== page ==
Vice-captain Fraser Allen agrees. “It wasn’t until we lost to Mazenod by three or four goals, knowing that they were last year’s premiers, that I thought we had a good shot at making finals.”

The side, buoyed by the confidence of being competitive again, made a statement, winning the next seven games after Mazenod before slipping up by four points at home to St. Bernards, who were emerging as a genuine premiership threat, along with Ivanhoe. “St. Bernards was the loss we had to have,” Butera admits, “but we couldn’t have lost it under better circumstances. It showed that if we improved a few things, we could beat anyone.”

It meant that Daniel Carcour, long-time trustee of Butera, was brought down to the club. “We weren’t clear how to score on the turnover.” Butera reasons as to why Carcour suddenly appeared from nowhere. But indeed, suddenly, the press, the embodiment of the UHSVU style, became a whole lot more dangerous. Full-forward Matt Mallia got his swagger back, and Spencer Haren, a crossover from soccer in 2015, feasted on what Mallia couldn’t get. A firing forward line could now combine with a midfield full of grunt and class, and a defence that had conceded the least points all year. Butera’s puzzle was falling into place.

However, it was the win against Ivanhoe the following week that entrenched UHSVU as the premiership favourites. As Butera put it at the time, “We’ve gone from optimism, to expectation, now it becomes domination.” A rampant second half was enough for a 16-point victory, entrenching the Colts in the top two.

UHSVU had emerged as unlikely favourites, an extremely diverse group full of people of different races, religion, and wealth. Yet footy brought them together, in a way only team sport can do. Although Butera admits being worried about “splinter groups” when he first met the group, Allen believes it helped, not least the large African presence in the side. “It gave us a bit of flair.” Fittingly, Mohamed “Fish” Mohamed, only a 50-50 chance to play for the Colts in pre-season, won Best on Ground in the Grand Final.

There was still one more challenge to get through, before finals. As many AFL coaches say, a team is measured for its premiership credentials on its ability to win despite adversity. UHSVU encountered Point Cook, away from home, on the 4th July at 2pm. Down to 22 fit players, with 3 of those players playing severely injured, with the loss of a rotation after quarter time, and with several of the Muslim contingent playing without food or water because of Ramadan, UHSVU pulled off an astonishing two-point win.

“I was worried about Point Cook,” admits Butera, “But that win showed me this team had guts. If a game was on the line, we would win.” Confident and now dominant, the Colts didn’t lose for the rest of the home and away season.

Beginning their first finals campaign for five seasons, UHSVU were rocked by a virus that affected almost half the squad. The side went down by 20 points to Ivanhoe that day. Butera had to find a way to motivate his players.

It came in what Allen described as the best speech Butera gave all season. “He told us that the statistics didn’t show what we deserved, that we had battled our way to a point where we could nearly win.” It was a game UHSVU had no right to win, and didn’t. The result may have put Ivanhoe into the Grand Final, but the game it set the tone for UHSVU’s final series.

An eight-day break followed, with the Preliminary Final against LaTrobe, who had upset an inaccurate St. Bernards in the Elimination Final. It was here Butera faced arguably his biggest challenge as coach. At quarter-time, UHSVU were down 2.3 to 0.4. Latrobe looked good, and the Colts jittery. Butera knew how to stop the rot though.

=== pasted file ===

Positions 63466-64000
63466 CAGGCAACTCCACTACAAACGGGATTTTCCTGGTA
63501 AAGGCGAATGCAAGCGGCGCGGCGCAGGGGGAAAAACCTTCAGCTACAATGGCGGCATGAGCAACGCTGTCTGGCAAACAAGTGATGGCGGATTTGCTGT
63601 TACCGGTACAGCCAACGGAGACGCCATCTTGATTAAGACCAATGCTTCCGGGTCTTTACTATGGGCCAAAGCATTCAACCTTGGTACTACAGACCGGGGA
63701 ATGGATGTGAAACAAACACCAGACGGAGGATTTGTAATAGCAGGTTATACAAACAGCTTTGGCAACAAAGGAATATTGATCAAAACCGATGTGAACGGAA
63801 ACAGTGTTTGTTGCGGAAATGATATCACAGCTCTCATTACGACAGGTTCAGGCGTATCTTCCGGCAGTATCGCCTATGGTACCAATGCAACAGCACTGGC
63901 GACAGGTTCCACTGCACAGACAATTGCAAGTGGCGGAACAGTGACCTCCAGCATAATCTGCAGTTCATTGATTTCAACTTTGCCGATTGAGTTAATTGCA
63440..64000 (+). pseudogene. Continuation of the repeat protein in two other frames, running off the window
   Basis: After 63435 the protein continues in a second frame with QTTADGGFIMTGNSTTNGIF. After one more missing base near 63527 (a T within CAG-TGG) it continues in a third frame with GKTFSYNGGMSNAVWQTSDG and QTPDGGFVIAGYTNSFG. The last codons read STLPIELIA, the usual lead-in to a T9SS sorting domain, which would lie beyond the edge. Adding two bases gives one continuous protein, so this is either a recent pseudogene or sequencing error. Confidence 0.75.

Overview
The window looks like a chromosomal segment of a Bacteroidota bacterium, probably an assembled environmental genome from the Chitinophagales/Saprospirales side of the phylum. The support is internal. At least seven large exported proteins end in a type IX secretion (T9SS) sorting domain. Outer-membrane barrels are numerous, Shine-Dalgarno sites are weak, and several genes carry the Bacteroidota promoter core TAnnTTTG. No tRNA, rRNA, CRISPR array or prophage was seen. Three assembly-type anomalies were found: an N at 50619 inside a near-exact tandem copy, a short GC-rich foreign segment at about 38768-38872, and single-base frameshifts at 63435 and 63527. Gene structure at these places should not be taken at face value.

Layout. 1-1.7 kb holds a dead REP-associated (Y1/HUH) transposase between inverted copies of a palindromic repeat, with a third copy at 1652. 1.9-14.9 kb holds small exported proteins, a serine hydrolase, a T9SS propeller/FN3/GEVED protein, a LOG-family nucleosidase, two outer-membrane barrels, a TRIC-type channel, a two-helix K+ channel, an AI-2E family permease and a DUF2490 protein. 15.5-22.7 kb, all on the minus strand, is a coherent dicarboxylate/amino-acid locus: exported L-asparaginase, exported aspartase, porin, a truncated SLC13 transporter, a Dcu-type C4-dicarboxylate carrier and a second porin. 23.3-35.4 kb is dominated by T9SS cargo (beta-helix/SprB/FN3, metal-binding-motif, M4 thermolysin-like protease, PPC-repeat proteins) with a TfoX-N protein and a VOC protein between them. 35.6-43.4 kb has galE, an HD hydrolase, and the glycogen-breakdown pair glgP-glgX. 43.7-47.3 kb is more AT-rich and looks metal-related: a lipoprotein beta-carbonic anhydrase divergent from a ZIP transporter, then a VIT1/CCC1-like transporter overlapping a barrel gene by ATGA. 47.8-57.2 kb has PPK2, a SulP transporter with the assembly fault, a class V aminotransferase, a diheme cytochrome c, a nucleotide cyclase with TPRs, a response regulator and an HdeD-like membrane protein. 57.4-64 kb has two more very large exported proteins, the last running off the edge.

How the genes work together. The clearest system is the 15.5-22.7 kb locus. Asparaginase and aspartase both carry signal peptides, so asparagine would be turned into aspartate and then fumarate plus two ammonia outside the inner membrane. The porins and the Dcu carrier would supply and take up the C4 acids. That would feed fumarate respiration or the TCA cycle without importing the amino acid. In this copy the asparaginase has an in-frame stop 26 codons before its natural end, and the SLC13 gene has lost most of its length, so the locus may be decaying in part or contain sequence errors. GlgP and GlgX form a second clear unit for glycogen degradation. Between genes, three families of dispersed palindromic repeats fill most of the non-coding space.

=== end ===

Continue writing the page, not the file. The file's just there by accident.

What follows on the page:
“The message was overall very positive. I implored the midfield group to stand up, because we were losing the clearance count. I doubted (if we could win the flag from there a little bit), (especially) after the Ivanhoe loss, but sometimes when you lose, you really win.” UHSVU went on to kick 16 of the next 17 goals, and romped into a Grand Final.

Underdogs, UHSVU started the Grand Final shakily, yet so did Ivanhoe, who only led 2.6 to 1.0 despite being helped by a strong wind. A 6.9 to 0.0 second quarter settled Colts’ nerves, and the flag was theirs to lose. Allen says he was sure of it “by the first goal of the last quarter.” It came off the back of a three-quarter time speech Butera rates as the “best I gave all year. A couple of the senior boys said they wanted to pull the jumper on after that one.” In a testament to his coaching, despite a 28-point lead, he didn’t want to be defensive. “Just fucking kill them!” still echoes in many minds, more than a month after the game. A six goal to none last quarter settled the game itself. A journey, an astonishing one, was complete. Indeed, several VAFA journalists, who had made some none-too-kind predictions at the beginning of the year, and even throughout, were left red-faced.

Like every feel-good story, however, there is an equal hard-luck one, and it came in the players who missed out. Butera admits that the first thought upon winning the flag was “Sadness, for the all guys that missed out.” Asked if there’s anyone in particular, he cites Toby Kruisheer, cruelled by injury just before finals, and Milton Morise, an unlucky victim of a tactical alteration. “I felt sorry for them, because they didn’t do anything wrong.” Overall, however, he feels proud, “It’s a different feeling to being a player.”

It takes a lot to win a flag, no matter what level you play at. For 11 months, every player had to buy into a club, a style, a coach, and a culture. “I thought about football everyday,” both Butera and Allen admit. Premierships are tough. But they don’t come much tougher than Marcus Butera. As he sips his beer and prepares to head home, there is a quiet satisfaction about him. But, as we begin to talk about what’s ahead for next season, the personality that makes him such a successful coach is revealed. I ask him straight out, “can UHSVU go back-to-back next season?”

He doesn’t hesitate.